We’ve covered TV re-streaming services like Zattoo and TVCatchup for the last couple of years now and, regardless of any opinions those services think we have about their legality, it’s always been a case of when – rather than if – the broadcasters would object.
We’ve charted the broadcasters’ response, in that period – from a kind of shoulder shrug, to not being particularly happy, to each, when we last spoke in April, telling us that Zattoo was behaving illegally.
In a joint statement confirming FT’s story, they tell us…
So, with hours to go before the World Cup kicks off in what ITV hopes will be a boon for its audience ad impressions, things have quickly moved beyond the cease-and-desist stage.
Such services have claimed they are allowed to re-stream UK public service channels because they qualify as cable operators, which are allowed to re-air the channels under section 73 of the Copyright, Designs & Patents Act.
It’s a lot less controversial than TVCatchup’s original incarnation as a supposed web-based PVR – but the practice of inserting ads in to the period before channels load up was always likely to rile the broadcasters.
But ITV simulcasts its channels live at forecast to add between one and two percent to commercial channels’ ad income this summer according to Screen Digest. Indeed, ITV is now properly looking at cross-selling ads across and TV.itself and is planning to simulcast to iPhone starting with the World Cup, which is
We don’t know what kind of legal action has been filed, but it may be for an injunction. In which case, it’s quite literally a bit late in the day to be taking action that’s aimed at maximising World Cup income.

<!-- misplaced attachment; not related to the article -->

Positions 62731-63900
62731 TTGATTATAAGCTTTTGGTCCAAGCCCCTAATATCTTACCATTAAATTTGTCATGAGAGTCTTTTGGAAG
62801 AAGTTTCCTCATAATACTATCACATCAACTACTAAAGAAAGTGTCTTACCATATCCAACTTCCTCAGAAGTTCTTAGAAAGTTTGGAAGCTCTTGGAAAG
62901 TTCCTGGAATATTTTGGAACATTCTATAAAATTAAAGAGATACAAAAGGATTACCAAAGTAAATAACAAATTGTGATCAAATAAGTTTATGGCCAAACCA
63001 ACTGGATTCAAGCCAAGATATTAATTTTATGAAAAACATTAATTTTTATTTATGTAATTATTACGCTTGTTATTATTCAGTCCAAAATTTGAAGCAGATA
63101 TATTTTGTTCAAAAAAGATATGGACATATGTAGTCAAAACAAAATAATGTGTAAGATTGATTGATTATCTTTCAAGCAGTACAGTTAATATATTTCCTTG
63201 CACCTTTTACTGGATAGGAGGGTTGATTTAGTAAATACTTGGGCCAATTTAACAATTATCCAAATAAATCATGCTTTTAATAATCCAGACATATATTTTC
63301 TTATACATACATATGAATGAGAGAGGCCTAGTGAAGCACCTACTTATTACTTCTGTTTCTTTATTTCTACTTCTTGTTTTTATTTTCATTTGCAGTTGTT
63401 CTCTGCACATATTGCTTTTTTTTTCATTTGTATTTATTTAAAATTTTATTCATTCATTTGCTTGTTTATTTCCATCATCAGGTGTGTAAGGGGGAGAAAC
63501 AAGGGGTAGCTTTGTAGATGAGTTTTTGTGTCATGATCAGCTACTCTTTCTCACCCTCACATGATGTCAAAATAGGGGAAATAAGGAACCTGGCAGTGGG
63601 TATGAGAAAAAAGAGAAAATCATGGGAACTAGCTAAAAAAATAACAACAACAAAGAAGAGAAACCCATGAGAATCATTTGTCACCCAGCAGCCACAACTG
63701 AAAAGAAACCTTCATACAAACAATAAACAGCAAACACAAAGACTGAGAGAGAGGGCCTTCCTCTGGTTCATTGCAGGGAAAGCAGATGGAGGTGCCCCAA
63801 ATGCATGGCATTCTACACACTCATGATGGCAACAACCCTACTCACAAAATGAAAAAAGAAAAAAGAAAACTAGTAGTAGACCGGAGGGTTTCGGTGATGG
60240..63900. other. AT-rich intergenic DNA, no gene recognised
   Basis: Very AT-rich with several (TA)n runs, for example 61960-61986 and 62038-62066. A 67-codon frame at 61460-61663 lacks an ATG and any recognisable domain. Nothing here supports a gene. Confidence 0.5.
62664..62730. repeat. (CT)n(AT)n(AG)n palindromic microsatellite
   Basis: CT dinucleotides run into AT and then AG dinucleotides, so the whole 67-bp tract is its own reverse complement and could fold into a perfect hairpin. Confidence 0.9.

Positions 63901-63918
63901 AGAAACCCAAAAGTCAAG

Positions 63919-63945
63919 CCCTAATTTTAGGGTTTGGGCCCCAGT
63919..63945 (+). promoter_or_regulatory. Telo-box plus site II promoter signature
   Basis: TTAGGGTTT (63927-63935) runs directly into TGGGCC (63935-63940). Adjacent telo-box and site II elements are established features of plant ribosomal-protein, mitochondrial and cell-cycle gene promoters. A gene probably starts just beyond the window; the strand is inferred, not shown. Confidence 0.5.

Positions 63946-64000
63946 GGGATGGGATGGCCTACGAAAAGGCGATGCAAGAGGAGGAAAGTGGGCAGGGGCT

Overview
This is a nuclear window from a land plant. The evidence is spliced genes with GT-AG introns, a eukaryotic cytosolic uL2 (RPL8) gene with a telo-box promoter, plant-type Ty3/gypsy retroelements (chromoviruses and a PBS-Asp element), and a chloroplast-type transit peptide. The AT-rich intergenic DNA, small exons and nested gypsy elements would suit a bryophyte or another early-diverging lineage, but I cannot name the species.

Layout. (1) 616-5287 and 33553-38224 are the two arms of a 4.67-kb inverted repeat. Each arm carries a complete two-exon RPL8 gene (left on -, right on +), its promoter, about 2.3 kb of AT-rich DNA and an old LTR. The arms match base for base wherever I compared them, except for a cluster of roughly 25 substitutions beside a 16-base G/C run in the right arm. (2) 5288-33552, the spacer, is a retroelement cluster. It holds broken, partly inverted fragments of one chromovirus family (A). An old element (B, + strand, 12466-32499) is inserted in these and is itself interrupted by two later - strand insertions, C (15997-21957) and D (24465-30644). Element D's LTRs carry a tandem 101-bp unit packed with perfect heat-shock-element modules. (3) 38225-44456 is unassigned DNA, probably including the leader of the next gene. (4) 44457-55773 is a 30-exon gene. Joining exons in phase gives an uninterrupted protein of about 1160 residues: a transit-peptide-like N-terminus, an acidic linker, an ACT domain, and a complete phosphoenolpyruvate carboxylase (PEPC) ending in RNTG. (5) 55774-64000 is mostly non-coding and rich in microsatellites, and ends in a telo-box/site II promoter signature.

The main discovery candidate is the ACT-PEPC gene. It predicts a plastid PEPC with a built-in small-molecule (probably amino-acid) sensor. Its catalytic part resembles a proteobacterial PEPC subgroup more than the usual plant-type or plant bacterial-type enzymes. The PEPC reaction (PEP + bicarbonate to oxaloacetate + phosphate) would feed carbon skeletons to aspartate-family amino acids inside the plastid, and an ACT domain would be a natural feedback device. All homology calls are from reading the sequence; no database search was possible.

Zattoo, which has always been stronger in its native Switzerland, even has some formal carriage agreements with continental broadcasters. There’s plenty of opportunity for more TVCatchup strife – it currently carries a total 38 channels.
Our opinion: a legal hearing is necessary to clear up the uncertainty, whatever the result. Like Zattoo, TVCatchup’s users certainly value the service being there – it may be that it’s entirely right that third parties can re-air publicly-funded or otherwise public service channels as widely as possible, with certain provisos.
Other similar services, like mobile TV restreamer Yamgo, may also find themselves the subject of broadcaster attention.
But, Channel 4 tells paidContent:UK: “Not as this stage. We are aware of, and are in correspondence with, certain other unauthorised services.”